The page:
Alligator Farmers and Other Designer Labels Suffer while Hermes Continues to Sell Exotic Handbags

Posted on: Dec 7

When news broke earlier this year that Hermes had begun breeding their own alligators at a reptile farm in Australia, one could only assume that the demand for the exotic skin had risen to a high point. Such has not been the case for everyone, though.

In fact, it seems that Hermes is the only one to see an increase in sales for croc skin products. A recent article from the New York Times details how alligator farmers are suffering as other designers in the fashion industry have begun to move away from using the tanned exotic leather hides due to increasingly rising costs.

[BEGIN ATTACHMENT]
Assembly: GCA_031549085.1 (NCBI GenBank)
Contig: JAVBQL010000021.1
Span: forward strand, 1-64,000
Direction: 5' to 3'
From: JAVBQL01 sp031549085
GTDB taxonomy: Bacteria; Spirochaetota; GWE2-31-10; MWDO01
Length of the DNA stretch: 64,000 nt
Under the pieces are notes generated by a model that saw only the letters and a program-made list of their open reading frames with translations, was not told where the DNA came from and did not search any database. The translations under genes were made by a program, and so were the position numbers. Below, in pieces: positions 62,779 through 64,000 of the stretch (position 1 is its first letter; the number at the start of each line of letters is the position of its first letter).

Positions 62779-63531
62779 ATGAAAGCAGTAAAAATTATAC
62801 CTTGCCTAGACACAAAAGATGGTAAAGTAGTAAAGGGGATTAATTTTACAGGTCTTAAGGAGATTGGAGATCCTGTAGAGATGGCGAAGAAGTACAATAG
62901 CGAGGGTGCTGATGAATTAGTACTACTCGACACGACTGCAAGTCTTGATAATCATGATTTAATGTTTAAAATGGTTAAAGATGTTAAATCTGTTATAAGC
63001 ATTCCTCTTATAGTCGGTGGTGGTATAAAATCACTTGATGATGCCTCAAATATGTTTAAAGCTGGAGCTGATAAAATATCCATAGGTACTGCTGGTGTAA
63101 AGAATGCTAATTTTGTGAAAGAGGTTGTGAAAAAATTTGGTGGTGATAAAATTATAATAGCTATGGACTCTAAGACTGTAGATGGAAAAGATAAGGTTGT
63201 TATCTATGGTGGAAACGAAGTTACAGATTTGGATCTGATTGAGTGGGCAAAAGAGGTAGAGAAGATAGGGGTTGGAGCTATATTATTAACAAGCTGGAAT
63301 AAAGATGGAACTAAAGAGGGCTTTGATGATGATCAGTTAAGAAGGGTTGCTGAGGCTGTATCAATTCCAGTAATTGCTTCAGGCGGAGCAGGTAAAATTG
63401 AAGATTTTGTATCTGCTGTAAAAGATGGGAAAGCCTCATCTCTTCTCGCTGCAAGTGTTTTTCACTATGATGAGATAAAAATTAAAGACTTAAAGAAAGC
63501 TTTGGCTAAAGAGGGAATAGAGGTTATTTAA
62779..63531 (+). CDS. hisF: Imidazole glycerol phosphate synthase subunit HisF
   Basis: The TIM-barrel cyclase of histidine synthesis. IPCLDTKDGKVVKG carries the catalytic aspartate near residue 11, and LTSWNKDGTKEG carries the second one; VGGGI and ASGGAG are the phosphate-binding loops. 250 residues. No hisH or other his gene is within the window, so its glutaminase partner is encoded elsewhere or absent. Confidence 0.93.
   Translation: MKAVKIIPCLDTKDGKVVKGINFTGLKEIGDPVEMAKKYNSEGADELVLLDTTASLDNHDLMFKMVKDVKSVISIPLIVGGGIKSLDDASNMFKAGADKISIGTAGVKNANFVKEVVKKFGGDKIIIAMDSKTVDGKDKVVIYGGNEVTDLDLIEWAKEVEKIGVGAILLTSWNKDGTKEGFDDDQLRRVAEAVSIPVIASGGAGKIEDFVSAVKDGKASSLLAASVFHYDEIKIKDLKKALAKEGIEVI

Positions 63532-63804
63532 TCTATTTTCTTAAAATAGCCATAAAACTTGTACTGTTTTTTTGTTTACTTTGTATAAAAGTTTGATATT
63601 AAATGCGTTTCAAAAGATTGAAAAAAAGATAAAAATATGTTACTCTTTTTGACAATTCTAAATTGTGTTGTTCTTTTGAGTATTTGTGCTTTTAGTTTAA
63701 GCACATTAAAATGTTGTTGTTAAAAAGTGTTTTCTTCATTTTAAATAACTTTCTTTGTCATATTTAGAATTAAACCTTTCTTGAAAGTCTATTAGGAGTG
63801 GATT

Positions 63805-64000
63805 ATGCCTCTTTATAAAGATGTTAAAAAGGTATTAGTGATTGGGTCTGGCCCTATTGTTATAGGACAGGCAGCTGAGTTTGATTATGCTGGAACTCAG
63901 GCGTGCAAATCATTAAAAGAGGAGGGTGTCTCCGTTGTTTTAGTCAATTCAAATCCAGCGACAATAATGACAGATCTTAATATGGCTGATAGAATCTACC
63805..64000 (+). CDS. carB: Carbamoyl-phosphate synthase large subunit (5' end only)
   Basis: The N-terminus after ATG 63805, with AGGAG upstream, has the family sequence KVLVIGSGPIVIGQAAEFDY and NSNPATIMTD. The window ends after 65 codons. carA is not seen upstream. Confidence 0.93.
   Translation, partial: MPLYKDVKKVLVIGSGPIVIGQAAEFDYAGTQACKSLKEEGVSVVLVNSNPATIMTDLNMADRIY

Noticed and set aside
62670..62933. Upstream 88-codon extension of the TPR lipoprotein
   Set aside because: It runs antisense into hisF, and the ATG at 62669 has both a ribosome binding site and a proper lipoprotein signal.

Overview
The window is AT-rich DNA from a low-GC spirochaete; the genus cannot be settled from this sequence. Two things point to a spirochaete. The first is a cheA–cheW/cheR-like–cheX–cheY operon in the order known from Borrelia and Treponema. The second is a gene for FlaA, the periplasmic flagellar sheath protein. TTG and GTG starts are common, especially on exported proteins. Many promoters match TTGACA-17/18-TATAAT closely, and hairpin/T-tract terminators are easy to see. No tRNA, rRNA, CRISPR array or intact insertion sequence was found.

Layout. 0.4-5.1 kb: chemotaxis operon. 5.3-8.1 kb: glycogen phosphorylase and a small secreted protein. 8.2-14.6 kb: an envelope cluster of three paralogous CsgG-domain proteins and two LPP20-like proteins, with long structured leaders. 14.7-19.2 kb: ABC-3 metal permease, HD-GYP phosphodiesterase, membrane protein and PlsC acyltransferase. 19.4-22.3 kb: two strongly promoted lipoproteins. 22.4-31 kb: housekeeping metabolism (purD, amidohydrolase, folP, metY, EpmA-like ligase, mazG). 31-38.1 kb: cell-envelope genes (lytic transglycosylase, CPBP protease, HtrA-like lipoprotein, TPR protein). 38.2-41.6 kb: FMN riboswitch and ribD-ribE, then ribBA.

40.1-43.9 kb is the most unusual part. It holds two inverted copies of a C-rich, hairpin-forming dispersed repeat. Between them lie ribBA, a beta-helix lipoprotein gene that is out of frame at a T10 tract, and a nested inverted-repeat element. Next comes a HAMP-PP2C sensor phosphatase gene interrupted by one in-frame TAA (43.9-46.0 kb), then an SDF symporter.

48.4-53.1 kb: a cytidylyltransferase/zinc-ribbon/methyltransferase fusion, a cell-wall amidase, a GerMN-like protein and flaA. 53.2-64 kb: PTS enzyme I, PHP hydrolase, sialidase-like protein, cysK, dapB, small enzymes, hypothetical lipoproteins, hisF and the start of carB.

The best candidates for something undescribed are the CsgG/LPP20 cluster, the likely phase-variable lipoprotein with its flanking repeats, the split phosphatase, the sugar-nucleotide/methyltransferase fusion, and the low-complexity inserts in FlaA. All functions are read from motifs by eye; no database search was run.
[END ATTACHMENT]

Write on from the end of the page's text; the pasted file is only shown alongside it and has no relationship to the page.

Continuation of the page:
Manolo Blahnik is just one company who is finding the price of the alligator hides too high to justify the use of the product since the economy can't really support rising costs for luxury fashion.

"Every time I go to Neiman Marcus and say every year the price is going up, they fight me tooth and nail," said George D. Malkemus III, the president of Manolo Blahnik. "They say, 'I'm not going to spend $4,000 for an alligator shoe.'"

I'd have to agree with Neiman Marcus on that one. Somehow, though, Hermes continues to churn out their alligator Birkin and Kelly bags without blinking an eye and doesn't seem fazed by alligator farmers' accusations that it's been hoarding skins.

[Source: NY Times]
[Image: wallyg/Flickr]

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